COVID-19 poses serious health risks during pregnancy

Empower & Inspire: Spread Health & Wellness

Pregnant women who are infected with the virus and who contract COVID-19 have a 7-fold increased risk of dying and being admitted to an intensive care unit or suffering from pneumonia, according to research published in BMJ Global Health. The study also suggests that COVID-19 during pregnancy also increases the risk that the baby will need to be admitted to intensive care.

Emily R., assistant professor of global health at the George Washington University Milken Institute School of Public Health and lead author of the study. , Told. “Our findings underscore the importance of COVID-19 vaccination for all women of childbearing age.”

Despite growing knowledge about the risks of COVID-19 during pregnancy, many women of childbearing age in the United States and other countries are not vaccinated. In some cases, women hesitate or refuse to get the vaccine or booster shot because they do not think COVID-19 poses a risk to young women or they feel uncertain about the safety of the vaccine during pregnancy. Even some doctors may hesitate to give the vaccine to a pregnant woman, although it is recommended.

Smith and her colleagues pooled individual patient data from 12 studies conducted in 12 countries, including the United States, involving more than 13,000 pregnant women.

The researchers found that compared to uninfected pregnant women, pregnant women with COVID-19 infection were at:

  • Seven times higher risk of dying during pregnancy or childbirth;.
  • More than three times greater risk of being admitted to the intensive care unit. People with COVID-19 who need ICU care are also more likely to die.
  • About 15 times higher risk of needing ventilator treatment. COVID-19 can affect the ability to breathe and in severe cases patients need mechanical ventilation in order to survive.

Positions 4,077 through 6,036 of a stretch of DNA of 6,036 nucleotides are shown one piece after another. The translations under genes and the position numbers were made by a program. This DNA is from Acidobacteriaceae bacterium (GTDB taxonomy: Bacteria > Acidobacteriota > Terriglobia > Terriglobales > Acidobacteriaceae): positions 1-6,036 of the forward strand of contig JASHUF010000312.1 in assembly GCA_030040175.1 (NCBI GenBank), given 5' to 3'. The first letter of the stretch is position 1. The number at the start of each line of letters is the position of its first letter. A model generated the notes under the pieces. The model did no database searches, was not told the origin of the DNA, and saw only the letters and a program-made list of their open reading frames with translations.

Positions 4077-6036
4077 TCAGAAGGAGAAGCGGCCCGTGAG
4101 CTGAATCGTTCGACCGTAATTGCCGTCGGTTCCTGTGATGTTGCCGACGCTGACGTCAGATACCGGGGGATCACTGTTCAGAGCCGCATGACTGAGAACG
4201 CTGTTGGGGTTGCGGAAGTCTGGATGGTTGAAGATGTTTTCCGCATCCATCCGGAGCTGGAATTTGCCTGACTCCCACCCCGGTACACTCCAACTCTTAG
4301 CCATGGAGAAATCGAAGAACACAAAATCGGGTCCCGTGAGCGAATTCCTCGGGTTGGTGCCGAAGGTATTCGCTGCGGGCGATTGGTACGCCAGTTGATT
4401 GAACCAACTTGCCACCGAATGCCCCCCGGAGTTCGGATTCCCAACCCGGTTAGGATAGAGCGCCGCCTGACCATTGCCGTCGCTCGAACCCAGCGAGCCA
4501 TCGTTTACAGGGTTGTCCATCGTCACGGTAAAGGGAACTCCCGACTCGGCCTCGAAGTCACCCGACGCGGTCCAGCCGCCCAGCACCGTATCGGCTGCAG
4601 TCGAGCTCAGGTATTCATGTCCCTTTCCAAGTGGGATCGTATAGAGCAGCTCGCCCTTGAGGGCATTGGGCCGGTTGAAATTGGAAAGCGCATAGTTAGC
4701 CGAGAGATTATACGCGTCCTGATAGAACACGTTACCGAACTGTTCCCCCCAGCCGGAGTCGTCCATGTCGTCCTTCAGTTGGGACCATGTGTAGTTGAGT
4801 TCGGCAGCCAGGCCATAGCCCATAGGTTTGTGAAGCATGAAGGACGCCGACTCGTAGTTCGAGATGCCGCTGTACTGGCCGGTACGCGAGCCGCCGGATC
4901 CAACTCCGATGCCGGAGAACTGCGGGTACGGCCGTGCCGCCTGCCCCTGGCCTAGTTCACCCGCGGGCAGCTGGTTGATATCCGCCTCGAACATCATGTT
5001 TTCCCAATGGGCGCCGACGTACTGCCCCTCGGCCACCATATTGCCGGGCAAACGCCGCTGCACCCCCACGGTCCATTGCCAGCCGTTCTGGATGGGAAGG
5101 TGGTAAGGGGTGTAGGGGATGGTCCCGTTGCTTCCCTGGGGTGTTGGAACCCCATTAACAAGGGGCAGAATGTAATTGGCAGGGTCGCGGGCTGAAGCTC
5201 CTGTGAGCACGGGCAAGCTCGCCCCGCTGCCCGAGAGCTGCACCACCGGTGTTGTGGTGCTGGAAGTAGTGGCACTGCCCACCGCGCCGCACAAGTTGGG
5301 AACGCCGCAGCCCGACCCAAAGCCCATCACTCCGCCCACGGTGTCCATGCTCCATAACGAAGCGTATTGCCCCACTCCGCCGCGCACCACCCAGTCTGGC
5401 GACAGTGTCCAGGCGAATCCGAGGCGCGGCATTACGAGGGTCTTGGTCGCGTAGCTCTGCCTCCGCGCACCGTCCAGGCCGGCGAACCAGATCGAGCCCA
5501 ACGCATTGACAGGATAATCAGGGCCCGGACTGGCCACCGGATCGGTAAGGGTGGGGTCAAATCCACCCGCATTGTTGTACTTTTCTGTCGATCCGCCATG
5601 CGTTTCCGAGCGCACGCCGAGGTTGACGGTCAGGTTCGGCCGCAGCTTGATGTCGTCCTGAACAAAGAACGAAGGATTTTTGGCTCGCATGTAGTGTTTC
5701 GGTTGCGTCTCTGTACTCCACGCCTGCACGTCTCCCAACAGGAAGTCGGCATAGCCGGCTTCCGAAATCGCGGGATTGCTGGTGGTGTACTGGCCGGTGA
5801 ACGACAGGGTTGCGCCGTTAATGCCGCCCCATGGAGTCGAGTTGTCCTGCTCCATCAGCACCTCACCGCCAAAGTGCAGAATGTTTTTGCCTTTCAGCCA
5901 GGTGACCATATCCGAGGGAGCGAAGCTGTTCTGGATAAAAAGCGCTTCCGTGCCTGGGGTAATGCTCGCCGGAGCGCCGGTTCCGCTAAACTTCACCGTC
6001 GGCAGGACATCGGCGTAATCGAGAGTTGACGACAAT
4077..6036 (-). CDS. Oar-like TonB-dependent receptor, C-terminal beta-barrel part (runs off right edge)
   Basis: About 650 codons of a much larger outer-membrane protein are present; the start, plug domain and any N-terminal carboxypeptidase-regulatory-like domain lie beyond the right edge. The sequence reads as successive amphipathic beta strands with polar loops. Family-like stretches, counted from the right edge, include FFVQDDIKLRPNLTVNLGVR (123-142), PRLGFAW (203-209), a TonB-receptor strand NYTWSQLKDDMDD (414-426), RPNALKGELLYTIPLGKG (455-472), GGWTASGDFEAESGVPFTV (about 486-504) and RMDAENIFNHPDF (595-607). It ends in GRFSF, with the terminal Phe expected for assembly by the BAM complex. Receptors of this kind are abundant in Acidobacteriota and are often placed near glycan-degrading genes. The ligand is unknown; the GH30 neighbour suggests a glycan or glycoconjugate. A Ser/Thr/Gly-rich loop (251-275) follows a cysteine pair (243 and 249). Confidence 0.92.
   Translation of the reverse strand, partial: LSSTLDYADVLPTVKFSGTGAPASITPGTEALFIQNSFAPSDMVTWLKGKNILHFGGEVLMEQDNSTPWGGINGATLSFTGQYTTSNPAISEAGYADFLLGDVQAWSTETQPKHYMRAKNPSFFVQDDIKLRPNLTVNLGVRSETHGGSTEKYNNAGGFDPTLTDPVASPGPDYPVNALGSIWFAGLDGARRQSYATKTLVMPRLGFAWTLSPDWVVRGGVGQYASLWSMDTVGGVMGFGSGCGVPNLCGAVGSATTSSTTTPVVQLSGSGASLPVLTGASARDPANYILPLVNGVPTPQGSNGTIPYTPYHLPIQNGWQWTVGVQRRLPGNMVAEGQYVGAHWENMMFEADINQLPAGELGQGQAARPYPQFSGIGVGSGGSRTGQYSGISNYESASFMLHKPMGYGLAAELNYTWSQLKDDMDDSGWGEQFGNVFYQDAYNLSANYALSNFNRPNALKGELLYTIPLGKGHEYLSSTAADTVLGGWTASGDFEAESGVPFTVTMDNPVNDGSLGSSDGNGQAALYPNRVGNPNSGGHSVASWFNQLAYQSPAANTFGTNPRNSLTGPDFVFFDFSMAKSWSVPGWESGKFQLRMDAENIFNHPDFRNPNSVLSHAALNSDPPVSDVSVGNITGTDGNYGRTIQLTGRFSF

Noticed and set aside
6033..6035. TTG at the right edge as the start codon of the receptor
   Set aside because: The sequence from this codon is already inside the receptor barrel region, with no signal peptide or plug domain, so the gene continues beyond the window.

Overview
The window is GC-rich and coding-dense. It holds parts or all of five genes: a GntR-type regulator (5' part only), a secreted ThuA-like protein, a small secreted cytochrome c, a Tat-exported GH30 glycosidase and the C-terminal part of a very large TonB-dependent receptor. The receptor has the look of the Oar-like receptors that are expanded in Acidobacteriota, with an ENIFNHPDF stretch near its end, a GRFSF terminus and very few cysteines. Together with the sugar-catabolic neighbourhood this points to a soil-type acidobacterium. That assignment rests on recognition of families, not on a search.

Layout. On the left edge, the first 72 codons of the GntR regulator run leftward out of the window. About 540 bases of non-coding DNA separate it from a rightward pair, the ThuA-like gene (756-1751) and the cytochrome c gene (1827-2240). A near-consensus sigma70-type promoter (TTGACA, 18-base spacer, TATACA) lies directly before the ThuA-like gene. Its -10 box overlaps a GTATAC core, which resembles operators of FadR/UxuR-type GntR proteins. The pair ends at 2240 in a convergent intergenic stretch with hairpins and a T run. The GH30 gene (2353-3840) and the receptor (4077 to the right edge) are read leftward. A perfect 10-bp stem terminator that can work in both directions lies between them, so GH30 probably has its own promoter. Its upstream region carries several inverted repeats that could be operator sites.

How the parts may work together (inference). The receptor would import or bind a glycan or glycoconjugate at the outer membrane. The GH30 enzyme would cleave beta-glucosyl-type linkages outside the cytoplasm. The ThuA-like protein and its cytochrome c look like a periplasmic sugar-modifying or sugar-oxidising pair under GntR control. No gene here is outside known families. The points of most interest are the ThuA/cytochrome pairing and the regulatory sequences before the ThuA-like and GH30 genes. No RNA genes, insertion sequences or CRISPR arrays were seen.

• About 23 times higher risk of developing pneumonia, a potentially life threatening complication of COVID-19.
  • More than 5 times higher risk of thromboembolic disease, or blood clots, that can cause pain, swelling, or other life-threatening complications.
  • Neonates born to women who were infected with COVID-19 were almost twice as likely to be admitted to a neonatal intensive care unit after birth. They were also at higher risk of being born prematurely. Preterm babies are at high risk of having lifelong health problems including delays in early childhood cognitive development, Smith said.

Despite the very serious health risks, more than 80 countries still do not recommend that all pregnant and lactating women get the COVID vaccine.

“This study shows the risk of getting COVID-19 for both mother and baby,” Smith said. “All countries, including the United States, should make access to COVID vaccines an urgent priority in order to save lives and prevent health problems.”

The research was supported by grant funding from the Bill & Melinda Gates Foundation.

Leave a Comment